Communications tower finally gains momentum

After 7 years of planning, county has land, now awaits site-plan approval


August 11, 2004|By Athima Chansanchai | Athima Chansanchai,SUN STAFF

After seven years of trying to improve Carroll County's emergency communications system through the construction of a tower in the Lineboro area, county public safety officials are close to breaking ground.

"It's moving along very well, and it's well overdue," said County Commissioner Perry L. Jones Jr., who received an update at yesterday's quarterly meeting with the county's emergency services group. "Hopefully, we'll have this thing up and running before cold weather comes."

But first, county officials have to receive approval for the site plans from the county's Planning and Zoning Commission, which has scheduled a review of the plans at its meeting Tuesday.

The 330-foot lattice-metal tower will be fitted with antennas and equipment at the base, said Scott R. Campbell, acting director of the county's public safety support services.

Campbell said the Baltimore engineering and architectural firm of Whitney, Bailey, Cox & Magnani submitted the site plans for the tower and the 2,900-foot access road last week by the Aug. 2 deadline. Construction is expected to take 90 days.

The tower, budgeted at $900,000, will penetrate hard-to-reach areas. The tower is expected to improve communications for the Lineboro, Manchester and Hampstead fire companies.

"I think now that we have site plans we can see something of what it'll be, and it's going to enable us to respond and communicate as we should be able to do," said Marianne Warehime, president of the Carroll County Volunteer Emergency Services Association. "It's so crucial to not only take care of the incident, but also make sure the [medical services] provider and firefighters are not in harm's way."

The tower will be built on 6 acres owned by Donald J. and Catherine L. Fasca Sr. on Alesia-Lineboro Road. The county signed an option to purchase the Fasca property for $100,000 in May last year.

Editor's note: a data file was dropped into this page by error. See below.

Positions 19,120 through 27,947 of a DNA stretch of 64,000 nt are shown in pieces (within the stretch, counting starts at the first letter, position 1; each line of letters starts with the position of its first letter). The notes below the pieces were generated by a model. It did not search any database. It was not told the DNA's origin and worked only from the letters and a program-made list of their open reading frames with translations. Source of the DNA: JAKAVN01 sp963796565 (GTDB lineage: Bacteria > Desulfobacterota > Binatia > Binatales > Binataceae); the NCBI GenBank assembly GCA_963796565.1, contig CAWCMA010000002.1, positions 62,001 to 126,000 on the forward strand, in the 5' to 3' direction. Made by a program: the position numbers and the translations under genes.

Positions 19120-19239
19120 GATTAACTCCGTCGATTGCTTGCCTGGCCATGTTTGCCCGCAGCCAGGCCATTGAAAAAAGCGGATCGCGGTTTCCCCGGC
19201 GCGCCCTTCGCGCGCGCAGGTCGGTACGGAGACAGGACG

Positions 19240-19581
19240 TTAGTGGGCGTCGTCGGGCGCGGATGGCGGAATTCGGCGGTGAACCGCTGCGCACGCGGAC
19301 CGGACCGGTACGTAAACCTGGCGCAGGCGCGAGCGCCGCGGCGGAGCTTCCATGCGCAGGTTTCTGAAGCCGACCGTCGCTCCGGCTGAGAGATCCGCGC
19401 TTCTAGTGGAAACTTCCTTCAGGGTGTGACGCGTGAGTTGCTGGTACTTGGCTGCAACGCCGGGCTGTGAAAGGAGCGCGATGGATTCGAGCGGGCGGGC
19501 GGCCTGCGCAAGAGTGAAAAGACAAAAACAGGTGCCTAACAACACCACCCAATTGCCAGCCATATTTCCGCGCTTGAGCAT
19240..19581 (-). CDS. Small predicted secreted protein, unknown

"The land-acquisition effort took quite some time," Campbell said. "There's been a misperception that nothing was being done, but we had to find an appropriate site. There are so many different factors, and they all have to dovetail. It's a pretty complicated effort."

The search for a tower site began in July 1997, when the county switched to a 800- megahertz 911 emergency communications system, which already uses seven towers to transmit radio messages throughout the county.

But the towers had a weakness: an inability to reach dead spots in low-lying and hilly areas near Lineboro. Firefighters and police instead had to rely on the previous low-band radio system.

In September, the Carroll commissioners voted to buy the necessary easement for the project. They voted to enter into a $47,200 option to buy the rights to use 7 acres for a road and a "fall zone" around the tower that will be built on property adjacent to the Fasca land.

The county also is upgrading its 800-megahertz system to a high-band frequency that Campbell said will provide better coverage and better penetration into buildings. New pagers will be distributed for the upgrade.

Baltimore Sun Articles
Please note the green-lined linked article text has been applied commercially without any involvement from our newsroom editors, reporters or any other editorial staff.